Disclaimer: This review of Astrologaster was conducted using a review code given to me by the game’s PR agency. This does not affect my judgement of the game and is explained for the purpose of transparency.
Any media based on true events always interest me. This is predominately what grabbed my attention about Astrologaster. The game follows the story of wannabe doctor Simon Forman. Now Forman was a real person, and back during the Great Plague of 1592, Forman became extremely popular. Mainly as, while many other doctors had fled the capital, Forman remained there. But with his combination of medical knowledge and astrology, Forman claims to be able to provide a range of treatments to his clients.
Not only is Forman capable of informing the client of why they are ill, as well as what treatment to follow, Forman also provides life advice. By reading the stars, Forman believes that he can offer advice on essentially any topic. However, once the plague ends and the doctors return to London, Forman begins to find himself in a heap of trouble. Being an unlicensed medical practitioner is an issue, and the College of Physicians seek to put a stop to Forman’s practice. The player must inform Forman’s patients, and if you provide good advice Forman may even receive a medical licence. If he does, he will be able to read the stars to his heart’s content. Free of the scorn of the College of Physicians. But it sadly isn’t that easy. Giving the wrong advice can damage your chances of getting a letter of recommendation, which is essential to getting the licence. Giving bad advice can even cause issues in the relationships you have with clients, some of which may begin to move past doctor-patient confidentiality ….
When it comes to gameplay, Astrologaster is rather simple. However, don’t let that deceive you into thinking that the game is not fun. Forman has regular clients across the course of the game, who will come in with a range of problems. After listening to their woes, and identifying any symptoms, you will have to choose which stars to follow. For some patients, the decision will involve choosing one of several Zodiac signs. Each sign will represent a different diagnosis. Some are logical, and others are just very obviously silly. For example, if one character complains about vomiting and feeling sick a night of wine drinking it makes sense that they are experiencing a hangover. But one of the signs might show a diagnosis for melancholy, or sadness. You can still choose this, and see how it affects your relationship with that patron. But to get on good terms with them, and get the letter of recommendation, the idea is to pick the best choice.
And you need eight letters to get your medical licence, so it is somewhat of a struggle. Sometimes though, the cases presented may be a tad more complex. These more complex cases often come in the form of life decisions the character must make. During these, there are multiple paths to choose from. Each path will show multiple things to consider, and after reading each path you must choose the one with the points most relevant to what you believe to be the correct answer. For example, one patron will come asking for advice on whether they should “borrow” the Queen’s ships to steal gold from a Spanish ship. There are many things to consider here. Will they reach the ship in time? How will the Queen react to having her ships borrowed? Whichever option you pick is the one the character will follow, and so your choices can shape the game in a sense. As far as I can tell, the only effect it has is on Forman’s relationship with the character. However, this in turn does impact your chances of getting the letter.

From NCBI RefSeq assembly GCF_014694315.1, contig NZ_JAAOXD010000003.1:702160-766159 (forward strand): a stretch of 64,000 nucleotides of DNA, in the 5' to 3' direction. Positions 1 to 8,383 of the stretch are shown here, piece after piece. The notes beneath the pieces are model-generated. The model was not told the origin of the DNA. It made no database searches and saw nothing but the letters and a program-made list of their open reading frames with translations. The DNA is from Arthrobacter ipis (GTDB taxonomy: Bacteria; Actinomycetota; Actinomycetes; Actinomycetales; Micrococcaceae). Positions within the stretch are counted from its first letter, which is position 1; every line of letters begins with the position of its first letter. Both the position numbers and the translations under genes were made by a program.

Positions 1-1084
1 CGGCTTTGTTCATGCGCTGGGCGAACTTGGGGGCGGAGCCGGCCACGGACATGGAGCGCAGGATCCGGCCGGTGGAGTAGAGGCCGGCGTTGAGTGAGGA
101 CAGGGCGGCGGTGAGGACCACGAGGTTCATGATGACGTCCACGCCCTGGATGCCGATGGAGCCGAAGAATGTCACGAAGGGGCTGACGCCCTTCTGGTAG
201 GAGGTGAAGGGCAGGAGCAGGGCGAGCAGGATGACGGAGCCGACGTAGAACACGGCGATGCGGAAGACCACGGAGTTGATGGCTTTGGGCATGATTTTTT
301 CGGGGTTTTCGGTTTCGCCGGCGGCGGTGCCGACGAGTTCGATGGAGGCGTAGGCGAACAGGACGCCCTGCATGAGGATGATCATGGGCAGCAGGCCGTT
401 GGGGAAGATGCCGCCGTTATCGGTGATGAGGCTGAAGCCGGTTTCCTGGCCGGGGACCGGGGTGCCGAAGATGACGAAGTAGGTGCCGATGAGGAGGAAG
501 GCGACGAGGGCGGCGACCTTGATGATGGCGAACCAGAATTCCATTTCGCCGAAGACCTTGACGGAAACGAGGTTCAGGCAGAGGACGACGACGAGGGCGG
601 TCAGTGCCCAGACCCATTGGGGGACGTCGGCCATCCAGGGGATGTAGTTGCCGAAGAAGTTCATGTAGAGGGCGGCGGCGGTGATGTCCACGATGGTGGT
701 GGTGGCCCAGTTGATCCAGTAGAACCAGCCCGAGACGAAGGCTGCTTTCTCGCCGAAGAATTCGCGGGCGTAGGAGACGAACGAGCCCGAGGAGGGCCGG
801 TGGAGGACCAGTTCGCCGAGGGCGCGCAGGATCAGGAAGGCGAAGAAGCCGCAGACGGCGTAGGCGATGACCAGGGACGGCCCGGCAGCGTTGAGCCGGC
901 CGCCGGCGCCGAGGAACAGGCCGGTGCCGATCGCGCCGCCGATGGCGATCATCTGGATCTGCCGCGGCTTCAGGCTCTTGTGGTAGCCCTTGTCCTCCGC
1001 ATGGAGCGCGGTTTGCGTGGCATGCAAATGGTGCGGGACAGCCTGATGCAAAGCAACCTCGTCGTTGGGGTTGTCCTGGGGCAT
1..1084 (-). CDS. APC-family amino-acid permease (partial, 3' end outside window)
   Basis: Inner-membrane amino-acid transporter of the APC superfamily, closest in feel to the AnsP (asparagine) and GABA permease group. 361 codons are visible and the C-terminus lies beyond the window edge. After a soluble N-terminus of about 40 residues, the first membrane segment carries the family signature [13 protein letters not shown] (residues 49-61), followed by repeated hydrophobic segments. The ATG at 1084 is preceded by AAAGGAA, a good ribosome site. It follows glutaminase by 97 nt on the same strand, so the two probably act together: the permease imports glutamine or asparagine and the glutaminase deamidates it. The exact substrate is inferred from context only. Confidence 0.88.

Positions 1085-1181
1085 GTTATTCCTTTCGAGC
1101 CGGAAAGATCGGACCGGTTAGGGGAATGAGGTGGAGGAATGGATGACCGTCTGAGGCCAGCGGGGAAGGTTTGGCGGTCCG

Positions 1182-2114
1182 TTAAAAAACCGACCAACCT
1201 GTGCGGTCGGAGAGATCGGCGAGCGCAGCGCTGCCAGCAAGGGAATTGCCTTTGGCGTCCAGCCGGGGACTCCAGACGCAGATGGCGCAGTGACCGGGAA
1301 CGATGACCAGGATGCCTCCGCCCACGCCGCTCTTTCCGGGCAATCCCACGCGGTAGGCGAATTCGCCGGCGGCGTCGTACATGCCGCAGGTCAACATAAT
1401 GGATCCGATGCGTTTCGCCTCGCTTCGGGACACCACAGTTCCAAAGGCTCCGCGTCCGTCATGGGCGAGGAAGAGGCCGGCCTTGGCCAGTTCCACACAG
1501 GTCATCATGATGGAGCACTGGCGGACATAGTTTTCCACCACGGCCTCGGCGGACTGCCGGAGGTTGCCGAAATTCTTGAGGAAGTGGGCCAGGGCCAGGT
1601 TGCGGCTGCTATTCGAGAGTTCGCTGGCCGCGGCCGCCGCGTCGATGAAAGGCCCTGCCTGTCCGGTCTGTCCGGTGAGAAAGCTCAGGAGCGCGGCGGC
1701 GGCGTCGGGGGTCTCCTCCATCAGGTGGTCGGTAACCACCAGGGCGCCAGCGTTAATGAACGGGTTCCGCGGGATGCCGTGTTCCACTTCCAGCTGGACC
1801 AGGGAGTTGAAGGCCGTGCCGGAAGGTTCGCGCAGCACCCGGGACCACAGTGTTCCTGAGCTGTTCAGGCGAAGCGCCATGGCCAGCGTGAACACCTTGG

That being said, you aren’t really playing the game for its story. While it is based on genuine cases that Forman oversaw, you find yourself continuing to play because of the game’s humour. Astrologaster is full of tongue-in-cheek comedy, mixed with even more sarcasm. Yet it isn’t so much that it becomes overbearing, instead Astrologaster delicately dances on the line between just enough and too much. In addition to the game’s actual dialogue, there are cutscenes introducing each character. Sung in an operatic style, the song will introduce the character in a sarcastic manner and also hint as to why they have come to visit. These songs start off as funny and charming. But I personally found them to become slightly tedious as time went on. The entire art style of the game is presented as a pop-up book, with the player having to turn the page to progress the story. The art-style is lovely to look at, and unlike the songs is one I never found myself becoming bored of seeing.
Overall, Astrologaster is a charming game with good humour. The gameplay is intriguing and kept my attention throughout my playthrough. I was eager to see how my choice would play out in the grand scheme of things. That being said, I personally cannot see myself playing through the game a second time. That’s not to say that you cannot play it more than once, you most certainly could. There are enough options to cover multiple playthroughs, and for £8.99 you’re definitely getting your money.